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Haswell CPUs will contain vector processors and a more power on-die GPU. The chips are designed to power the next generation of "Ultrabooks".  (Source: ASUSTek)

An Intel corporate blog post seemed to confirm both the presence of vector coprocessor silicon and a 2013 release date for the 22 nm Haswell.  (Source: Intel)
Company looks to new 22 nm architecture to hold off AMD and ARM Holdings

Intel Corp. (INTC) has dropped a few hints to its upcoming 22 nm Haswell architecture, currently under development by the company's secret Oregon team.  In a post on the Intel Software Network blog titled "Haswell New Instruction Descriptions Now Available!", the company reveals that it plans to launch the new CPU in 2013.

Haswell will utilize the same power-saving tri-gate 3D transistor technology that will first drop with Ivy Bridge in early 2012.  Major changes architecturally reportedly include a totally redesigned cache, fused multiply add (FMA3) instruction support, and an on-chip vector coprocessor.

The vector process, which will work with the on-die GPU, was a major focus of the post.  The company is preparing a series of commands called Advanced Vector Extensions (AVX), which will speed up vector math.  It writes:

Intel AVX addresses the continued need for vector floating-point performance in mainstream scientific and engineering numerical applications, visual processing, recognition, data-mining/synthesis, gaming, physics, cryptography and other areas of applications. Intel AVX is designed to facilitate efficient implementation by wide spectrum of software architectures of varying degrees of thread parallelism, and data vector lengths.

According to CNET, Intel's marketing chief Tom Kilroy indicates that Intel hopes for the new chip's integrated graphics to rival today's discrete graphics.  

Intel has a ways to go to meet that objective -- its on-die GPU in Sandy Bridge marked a significant improvement over past designs (which were housed in a separate package, traditionally), however it also fell far short of the GPU found in Advance Micro Devices (AMD) Llano Fusion APUs.

Intel has enjoyed a love/hate relationship with graphics makers AMD and NVIDIA Corp. (NVDA).  While it's been forced to allow their GPUs to live on its motherboards and alongside its CPUs, the company has also fantasized of usurping the graphics veterans.  Those plans culminated in the company's Larrabee project, which aimed to offer discrete Intel graphics cards.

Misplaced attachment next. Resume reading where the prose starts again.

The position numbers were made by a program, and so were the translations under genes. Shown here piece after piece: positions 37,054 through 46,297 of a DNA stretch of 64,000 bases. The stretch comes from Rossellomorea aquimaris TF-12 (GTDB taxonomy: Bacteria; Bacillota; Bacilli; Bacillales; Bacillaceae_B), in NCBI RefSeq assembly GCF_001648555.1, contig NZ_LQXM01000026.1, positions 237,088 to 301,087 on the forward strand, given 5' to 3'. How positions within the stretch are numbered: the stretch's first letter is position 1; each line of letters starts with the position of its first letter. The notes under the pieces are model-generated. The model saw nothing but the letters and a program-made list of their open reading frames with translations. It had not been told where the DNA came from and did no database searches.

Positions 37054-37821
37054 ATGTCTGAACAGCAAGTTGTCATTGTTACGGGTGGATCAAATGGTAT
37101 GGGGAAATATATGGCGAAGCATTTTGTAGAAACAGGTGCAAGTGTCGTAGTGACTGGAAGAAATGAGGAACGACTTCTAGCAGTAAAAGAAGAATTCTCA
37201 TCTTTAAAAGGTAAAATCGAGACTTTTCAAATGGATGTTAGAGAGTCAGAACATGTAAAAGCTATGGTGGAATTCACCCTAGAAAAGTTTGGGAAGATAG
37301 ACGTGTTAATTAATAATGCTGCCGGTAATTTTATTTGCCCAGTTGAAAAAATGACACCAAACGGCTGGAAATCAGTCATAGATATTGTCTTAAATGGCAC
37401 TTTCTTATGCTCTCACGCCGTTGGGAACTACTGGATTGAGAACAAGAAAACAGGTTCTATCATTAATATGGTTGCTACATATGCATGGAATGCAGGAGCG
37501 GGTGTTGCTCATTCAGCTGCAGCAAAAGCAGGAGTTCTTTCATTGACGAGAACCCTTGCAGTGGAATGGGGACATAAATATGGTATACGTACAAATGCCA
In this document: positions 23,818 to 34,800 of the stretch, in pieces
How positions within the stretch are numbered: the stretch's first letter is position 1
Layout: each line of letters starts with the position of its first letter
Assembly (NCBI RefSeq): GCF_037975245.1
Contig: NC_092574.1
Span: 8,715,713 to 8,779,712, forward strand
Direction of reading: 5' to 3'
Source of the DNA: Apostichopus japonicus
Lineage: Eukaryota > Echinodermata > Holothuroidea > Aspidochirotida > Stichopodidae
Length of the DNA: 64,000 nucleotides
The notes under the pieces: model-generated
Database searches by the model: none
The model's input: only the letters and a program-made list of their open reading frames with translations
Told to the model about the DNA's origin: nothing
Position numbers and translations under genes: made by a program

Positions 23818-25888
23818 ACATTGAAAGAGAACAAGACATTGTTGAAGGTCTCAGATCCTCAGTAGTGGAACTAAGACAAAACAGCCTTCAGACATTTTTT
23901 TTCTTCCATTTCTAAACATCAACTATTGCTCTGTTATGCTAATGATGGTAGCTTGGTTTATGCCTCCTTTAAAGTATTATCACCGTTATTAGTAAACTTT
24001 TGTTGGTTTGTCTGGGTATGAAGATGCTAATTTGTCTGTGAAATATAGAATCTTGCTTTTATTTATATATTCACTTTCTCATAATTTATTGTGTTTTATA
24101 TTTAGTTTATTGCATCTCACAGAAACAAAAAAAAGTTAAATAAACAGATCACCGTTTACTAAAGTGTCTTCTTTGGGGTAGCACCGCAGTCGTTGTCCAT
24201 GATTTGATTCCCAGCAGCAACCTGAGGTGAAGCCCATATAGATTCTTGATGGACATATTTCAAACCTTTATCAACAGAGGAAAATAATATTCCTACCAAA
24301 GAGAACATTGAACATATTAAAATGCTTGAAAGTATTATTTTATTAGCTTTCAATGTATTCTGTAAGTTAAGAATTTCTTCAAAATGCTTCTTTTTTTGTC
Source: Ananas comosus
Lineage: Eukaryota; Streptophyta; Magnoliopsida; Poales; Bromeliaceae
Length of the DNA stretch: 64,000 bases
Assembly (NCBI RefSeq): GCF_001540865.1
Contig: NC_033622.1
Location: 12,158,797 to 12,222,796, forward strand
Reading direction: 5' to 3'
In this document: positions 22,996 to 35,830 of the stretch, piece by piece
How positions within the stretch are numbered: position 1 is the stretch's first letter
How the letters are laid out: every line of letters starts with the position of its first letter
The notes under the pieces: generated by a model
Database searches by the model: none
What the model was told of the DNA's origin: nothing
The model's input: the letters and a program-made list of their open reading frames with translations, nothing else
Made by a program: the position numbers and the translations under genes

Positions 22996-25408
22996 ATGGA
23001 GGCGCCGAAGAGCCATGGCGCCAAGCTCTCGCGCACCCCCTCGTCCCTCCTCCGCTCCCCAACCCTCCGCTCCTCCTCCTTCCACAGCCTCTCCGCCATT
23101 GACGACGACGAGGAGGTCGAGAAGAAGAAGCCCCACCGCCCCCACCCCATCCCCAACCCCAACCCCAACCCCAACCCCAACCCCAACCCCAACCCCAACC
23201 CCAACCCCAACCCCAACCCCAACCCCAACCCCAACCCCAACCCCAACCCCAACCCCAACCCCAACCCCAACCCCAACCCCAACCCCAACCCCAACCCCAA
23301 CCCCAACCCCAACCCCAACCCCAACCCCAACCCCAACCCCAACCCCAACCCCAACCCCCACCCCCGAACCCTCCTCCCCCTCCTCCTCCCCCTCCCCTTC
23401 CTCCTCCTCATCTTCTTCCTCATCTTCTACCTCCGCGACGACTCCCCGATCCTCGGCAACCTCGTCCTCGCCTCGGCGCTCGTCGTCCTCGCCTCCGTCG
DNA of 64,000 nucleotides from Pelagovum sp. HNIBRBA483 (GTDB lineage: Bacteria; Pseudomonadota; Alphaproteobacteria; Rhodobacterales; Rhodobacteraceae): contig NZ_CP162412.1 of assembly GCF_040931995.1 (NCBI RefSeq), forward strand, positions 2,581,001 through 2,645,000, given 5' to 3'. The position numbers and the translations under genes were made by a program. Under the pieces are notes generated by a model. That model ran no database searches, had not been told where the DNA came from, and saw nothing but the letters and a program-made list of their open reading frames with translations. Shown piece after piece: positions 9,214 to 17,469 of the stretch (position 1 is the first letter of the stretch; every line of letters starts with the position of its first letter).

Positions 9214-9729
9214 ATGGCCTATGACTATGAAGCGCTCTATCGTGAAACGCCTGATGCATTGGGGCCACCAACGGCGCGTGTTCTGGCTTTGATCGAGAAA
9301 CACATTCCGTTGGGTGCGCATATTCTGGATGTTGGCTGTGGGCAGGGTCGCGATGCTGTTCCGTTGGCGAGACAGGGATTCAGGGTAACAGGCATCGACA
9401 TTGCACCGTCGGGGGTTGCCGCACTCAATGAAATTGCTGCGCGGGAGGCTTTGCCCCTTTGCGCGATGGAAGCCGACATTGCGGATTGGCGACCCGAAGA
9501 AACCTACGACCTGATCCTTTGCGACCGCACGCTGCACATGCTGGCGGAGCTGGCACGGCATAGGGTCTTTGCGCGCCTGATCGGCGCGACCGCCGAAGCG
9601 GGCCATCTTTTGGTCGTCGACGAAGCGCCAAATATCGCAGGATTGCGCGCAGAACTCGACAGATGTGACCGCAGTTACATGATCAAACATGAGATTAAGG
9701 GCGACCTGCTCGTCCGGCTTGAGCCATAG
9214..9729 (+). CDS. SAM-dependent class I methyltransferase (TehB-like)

Now that a commercial release of Larrabee has been cancelled, Intel has seized upon on-die integrated graphics as its latest answer to try to push NVIDIA and AMD out of the market.  Intel is promoting heavily the concept of ultrabooks -- slender notebooks like the Apple, Inc.'s (AAPL) MacBook Air or ASUTEK Computer Inc.'s (TPE:2357) UX21, which feature low voltage CPUs and -- often -- no discrete GPU.

Mr. Kilroy reportedly wants ultrabook manufacturers using Haswell to shoot for target and MSRP of $599 USD, which would put them roughly in line with this year's Llano notebooks from AMD and partners.  It's about $100 USD less than current Sandy Bridge notebooks run.

Intel faces pressure from a surging ARM Holdings plc's (ARMH) who is looking to unveil notebook processors sometime next year.

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RE: wow no kidding
By Belard on 6/24/2011 4:25:25 PM , Rating: 2
For all we know, and most likely... They'll have an on-die GPU that'll be equal to todays discrete video cards... since they are NOT specific and intel is thankfully - bad at video (just stick to CPUs and SSDs), they could be talking about the ATI 6450, a bottom end video card, which is a bit better than what AMD is offering in their Fusion-C CPU/APUs.

So... in two years from now, AMD will have their 9000 series cards (again) and intel will be 2-4 years behind, as usual. And of course, AMD Fusion chips will be more advanced that what they are today.

intel... sometimes does stupid things. That's nice.

RE: wow no kidding
By fic2 on 6/24/2011 10:41:43 PM , Rating: 3
intel... sometimes does stupid things. That's nice.

Biggest thing I can think of in their resent "GPU competition" mode was ripping out half of the GPU in most of the Sandy Bridge chips sold. Whose stupid idea was it to include the HD3000 in only the 'K' series overclockers parts?

RE: wow no kidding
By fteoath64 on 6/25/2011 3:53:41 AM , Rating: 2
Intel's own stupid idea, of course!. If they had HD3000 in the lower-end chips, they would be competing against themselves which is a bad idea. So crippling the lower-end chip is a "marketing" decision.

I still think they ought to ship variants of the SB chips without any GPU cores in there since they suck and OEMs put in discrete GPU anyway so why part for an energy wasting part which is not used ?.

RE: wow no kidding
By PhatoseAlpha on 6/25/2011 7:38:36 PM , Rating: 2
A quick look over today's PC games shows a very simple reality: Huge numbers of them are console ports, designed to run on hardware that's 6 years old already. The 360 isn't scheduled for replacement until 2015.

You don't need a 2013 graphics card to play a console port. You don't even need a 2011 graphics card unless you're doing something like 6xMultimonitor and Anti-aliasing.

In that light...well, a CPU that can smoothly play WoW and the vast menagerie of console ports without a graphics card doesn't seem quite so stupid.

"Intel is investing heavily (think gazillions of dollars and bazillions of engineering man hours) in resources to create an Intel host controllers spec in order to speed time to market of the USB 3.0 technology." -- Intel blogger Nick Knupffer

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